Xenotransplantation - An Ethical Alternative to Donor Organ Transplantation?

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Xenotransplantation - An Ethical Alternative to Donor Organ



Xenotransplantation is a term used to refer to the transplantation of organs between different species.

Transplantation within human species (allotransplantation) has established an acceptable clinical role, especially

involving organs such as the kidney, heart, bone marrow and liver. In fact, its success has caused demand to far

outstrip supply. This is primarily due to shortage of available human donor organs. Many initiatives have been

introduced such as publicity campaigns, distribution of donor cards, appointment of transplant co-ordinators,

implementation of protocols in hospitals, and action programs for public and professionals. However, these have not

been sufficient to increase the donor supply significantly. In 1993 in the United States alone, there were about 32,000

patients waiting for different organs . Most of these would either die or be severely incapacitated in the absence of a

transplant. As the programs become more successful, more recipients are identified, but the prospective increase in

donors has lagged behind. The median waiting period for a number of various types of donor organs has also

increased significantly over the last few years and continues to be a problem.

Ethical Issues

The search for suitable alternatives to donor organs has led to the intervention of xenotransplantation. Unlike

allotransplantation, xenotransplantation is not an acceptable clinical procedure as yet and there are major scientific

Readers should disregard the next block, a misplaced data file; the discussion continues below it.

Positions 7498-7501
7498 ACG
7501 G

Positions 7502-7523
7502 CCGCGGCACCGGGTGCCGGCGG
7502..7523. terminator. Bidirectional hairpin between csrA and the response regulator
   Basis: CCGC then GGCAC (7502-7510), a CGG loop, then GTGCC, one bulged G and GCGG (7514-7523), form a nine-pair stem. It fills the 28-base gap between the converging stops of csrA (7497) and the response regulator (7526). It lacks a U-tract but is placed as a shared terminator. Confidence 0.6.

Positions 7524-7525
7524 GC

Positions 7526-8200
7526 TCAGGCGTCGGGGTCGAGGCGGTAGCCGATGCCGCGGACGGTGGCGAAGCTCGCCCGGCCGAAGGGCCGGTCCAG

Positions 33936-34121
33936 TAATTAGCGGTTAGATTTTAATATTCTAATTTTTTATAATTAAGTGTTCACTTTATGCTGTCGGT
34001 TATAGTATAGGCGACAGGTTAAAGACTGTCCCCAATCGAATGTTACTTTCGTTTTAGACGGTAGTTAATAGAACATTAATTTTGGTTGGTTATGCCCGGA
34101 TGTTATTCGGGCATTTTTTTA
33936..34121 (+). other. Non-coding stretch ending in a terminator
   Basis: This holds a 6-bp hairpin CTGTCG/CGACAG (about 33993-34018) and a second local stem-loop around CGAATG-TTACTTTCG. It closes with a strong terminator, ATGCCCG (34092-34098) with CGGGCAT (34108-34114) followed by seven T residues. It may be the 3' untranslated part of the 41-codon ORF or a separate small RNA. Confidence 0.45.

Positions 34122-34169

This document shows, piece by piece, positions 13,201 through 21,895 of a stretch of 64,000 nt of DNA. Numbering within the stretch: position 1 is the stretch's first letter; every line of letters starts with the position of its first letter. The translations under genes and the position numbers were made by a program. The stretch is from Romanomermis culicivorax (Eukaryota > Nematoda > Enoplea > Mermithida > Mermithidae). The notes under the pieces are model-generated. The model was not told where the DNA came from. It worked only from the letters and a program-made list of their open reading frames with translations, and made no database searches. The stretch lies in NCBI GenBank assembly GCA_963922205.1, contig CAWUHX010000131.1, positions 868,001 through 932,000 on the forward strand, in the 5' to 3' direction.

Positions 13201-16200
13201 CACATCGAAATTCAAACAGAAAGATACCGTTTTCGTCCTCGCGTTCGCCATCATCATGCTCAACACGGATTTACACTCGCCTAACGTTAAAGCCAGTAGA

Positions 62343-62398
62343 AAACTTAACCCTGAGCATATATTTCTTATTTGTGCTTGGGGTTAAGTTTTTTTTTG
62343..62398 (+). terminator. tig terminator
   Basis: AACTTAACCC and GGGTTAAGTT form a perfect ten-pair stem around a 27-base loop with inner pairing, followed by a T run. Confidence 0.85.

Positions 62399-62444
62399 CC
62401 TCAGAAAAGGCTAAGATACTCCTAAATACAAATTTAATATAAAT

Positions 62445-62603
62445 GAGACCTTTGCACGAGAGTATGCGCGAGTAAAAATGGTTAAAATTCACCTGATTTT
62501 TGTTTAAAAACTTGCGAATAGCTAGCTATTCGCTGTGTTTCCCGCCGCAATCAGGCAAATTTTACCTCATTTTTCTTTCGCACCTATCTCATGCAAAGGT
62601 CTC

barriers in controlling the body's ability to reject organs from different species. Ethical issues relating to

xenotransplantation, therefore, involve not only whether xenotransplantation should be done, but whether any

research should be carried out in this area if the perfected procedure would never be accepted on ethical grounds.

The primary ethical issues relating to xenotransplantation comprise:
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(1) those related to transplantation in general, and

(2) the issue of animal sacrifice to obtain organs.

With the evolution of transplantation many ethical issues have been identified. While most people are now

satisfied with the definition of death from cerebral causes ("brain death"), there still is great ethical uncertainty in

such areas as: ownership of cadaver organs; criteria for allocation of organs to those on waiting lists; surgery on

health people as live donors of organs; abortion (and, allegedly, even abduction and murder of children for their

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